3D systems are commonly used for zooplankton studies, at the expense of a small observational volume (field of view). These systems often use high frame rates (e.g. to capture water flow fluctuations), and may not store images over long periods of time. For some applications, 2D imaging is not only sufficient but also can increase the number of parameters to be studied. A good example is dispersion and migration, which requires a larger volume to be observed, usually over longer extents of time. 2D imaging systems have similar limitations to a 3D system (e.g. focal depth), but can be combined with dynamic camera systems to cover larger volumes, as will be demonstrated here.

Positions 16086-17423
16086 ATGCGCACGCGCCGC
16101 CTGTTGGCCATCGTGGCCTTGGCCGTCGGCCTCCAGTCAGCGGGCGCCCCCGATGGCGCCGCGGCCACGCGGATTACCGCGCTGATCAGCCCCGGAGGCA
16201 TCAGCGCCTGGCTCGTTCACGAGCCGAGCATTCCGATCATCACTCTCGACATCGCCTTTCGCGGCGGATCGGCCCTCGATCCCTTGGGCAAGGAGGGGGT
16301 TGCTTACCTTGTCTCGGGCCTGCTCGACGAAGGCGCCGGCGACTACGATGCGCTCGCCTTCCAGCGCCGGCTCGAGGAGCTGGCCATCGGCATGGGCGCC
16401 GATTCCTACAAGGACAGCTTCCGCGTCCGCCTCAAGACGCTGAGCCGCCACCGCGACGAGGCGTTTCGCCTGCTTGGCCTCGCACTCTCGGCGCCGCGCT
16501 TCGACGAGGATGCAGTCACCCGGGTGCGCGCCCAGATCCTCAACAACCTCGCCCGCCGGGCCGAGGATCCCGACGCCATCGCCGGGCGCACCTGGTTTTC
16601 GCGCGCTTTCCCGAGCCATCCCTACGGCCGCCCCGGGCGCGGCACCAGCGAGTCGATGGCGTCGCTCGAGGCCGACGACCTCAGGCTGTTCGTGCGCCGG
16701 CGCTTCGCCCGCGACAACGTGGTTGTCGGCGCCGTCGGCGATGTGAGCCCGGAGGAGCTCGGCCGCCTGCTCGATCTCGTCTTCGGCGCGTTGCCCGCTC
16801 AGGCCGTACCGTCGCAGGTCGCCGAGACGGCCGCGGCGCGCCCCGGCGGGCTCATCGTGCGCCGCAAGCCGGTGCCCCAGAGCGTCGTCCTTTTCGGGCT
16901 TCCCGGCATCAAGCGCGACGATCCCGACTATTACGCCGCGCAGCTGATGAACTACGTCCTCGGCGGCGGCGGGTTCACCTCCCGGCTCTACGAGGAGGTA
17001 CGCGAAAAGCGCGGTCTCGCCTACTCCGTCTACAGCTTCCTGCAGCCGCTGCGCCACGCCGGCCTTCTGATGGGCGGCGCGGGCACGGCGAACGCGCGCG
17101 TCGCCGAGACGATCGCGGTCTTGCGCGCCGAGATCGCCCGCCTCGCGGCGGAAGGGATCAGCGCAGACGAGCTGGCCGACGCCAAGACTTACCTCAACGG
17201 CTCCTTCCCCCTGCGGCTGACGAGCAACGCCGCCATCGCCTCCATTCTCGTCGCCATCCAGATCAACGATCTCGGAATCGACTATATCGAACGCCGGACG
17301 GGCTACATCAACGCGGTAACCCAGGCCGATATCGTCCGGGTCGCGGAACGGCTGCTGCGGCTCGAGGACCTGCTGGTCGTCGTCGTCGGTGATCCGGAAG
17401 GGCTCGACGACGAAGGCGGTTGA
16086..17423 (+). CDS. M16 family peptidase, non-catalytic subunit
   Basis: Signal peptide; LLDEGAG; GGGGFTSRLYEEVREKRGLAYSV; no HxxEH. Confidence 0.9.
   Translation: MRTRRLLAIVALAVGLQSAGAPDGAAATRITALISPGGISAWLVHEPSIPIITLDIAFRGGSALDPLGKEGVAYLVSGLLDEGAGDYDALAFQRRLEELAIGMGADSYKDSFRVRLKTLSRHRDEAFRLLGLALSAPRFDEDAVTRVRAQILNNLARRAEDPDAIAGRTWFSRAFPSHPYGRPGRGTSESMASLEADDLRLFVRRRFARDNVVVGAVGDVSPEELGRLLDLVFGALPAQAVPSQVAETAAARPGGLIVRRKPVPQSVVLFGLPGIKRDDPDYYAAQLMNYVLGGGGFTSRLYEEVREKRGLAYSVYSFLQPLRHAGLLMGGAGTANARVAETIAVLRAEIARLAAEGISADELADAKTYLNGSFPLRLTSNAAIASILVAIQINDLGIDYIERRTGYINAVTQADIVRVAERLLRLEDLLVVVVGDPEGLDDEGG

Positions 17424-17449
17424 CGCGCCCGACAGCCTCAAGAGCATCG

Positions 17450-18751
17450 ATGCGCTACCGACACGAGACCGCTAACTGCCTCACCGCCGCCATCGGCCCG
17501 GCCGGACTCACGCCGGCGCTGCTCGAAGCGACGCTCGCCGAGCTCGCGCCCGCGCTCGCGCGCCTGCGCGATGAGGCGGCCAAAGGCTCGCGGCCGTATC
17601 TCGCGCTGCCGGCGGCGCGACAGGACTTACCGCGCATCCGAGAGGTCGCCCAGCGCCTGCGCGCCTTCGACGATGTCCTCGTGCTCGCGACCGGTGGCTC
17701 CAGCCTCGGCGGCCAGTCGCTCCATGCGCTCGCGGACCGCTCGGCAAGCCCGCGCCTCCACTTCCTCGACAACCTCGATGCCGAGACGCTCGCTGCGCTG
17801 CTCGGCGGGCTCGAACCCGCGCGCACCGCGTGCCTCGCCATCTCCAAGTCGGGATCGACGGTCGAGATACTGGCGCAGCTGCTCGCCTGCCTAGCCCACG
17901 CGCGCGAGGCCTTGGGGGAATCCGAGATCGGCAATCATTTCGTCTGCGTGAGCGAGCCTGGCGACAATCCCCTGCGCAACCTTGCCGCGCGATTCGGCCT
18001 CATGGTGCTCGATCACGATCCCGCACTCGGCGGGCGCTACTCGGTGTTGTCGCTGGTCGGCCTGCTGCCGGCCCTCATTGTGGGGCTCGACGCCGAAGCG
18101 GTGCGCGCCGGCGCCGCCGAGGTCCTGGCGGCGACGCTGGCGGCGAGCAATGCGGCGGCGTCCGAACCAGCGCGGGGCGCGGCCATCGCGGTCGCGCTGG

The salmon louse, Lepeophtheirus salmonis (Krøyer 1837) has been a persistent challenge in salmon aquaculture for decades (Igboeli et al., 2014), presenting an increased production cost in the range of billions of Norwegian krone (Iversen et al., 2015). The copepodite stages of the salmon louse are positively phototactic (Johannessen, 1977; Bron et al., 1993). Bron et al. (1993) argue that in addition to light, chemical stimuli, water pressure and water flow affect copepodite behaviour. During infestation (attachment), the anterolateral flow field from a swimming host is expected to be the most important cue for successful contact with a host (Heuch and Karlsen, 1997). This field is a low-frequency, hydrodynamic dipole field derived from water being pushed ahead of and along the sides of the advancing fish, and this signal is mainly below 20 Hz (Kalmijn, 1988, 1989). Although this suggests that low frequencies can be used to mask the water pressure signature from a potential host, it also reveals that the copepodites are triggered by sound. Higher frequencies are easier to use in a study, because of sound source accessibility, but will suffer from stronger attenuation while propagating through the water, a possible disadvantage for field use.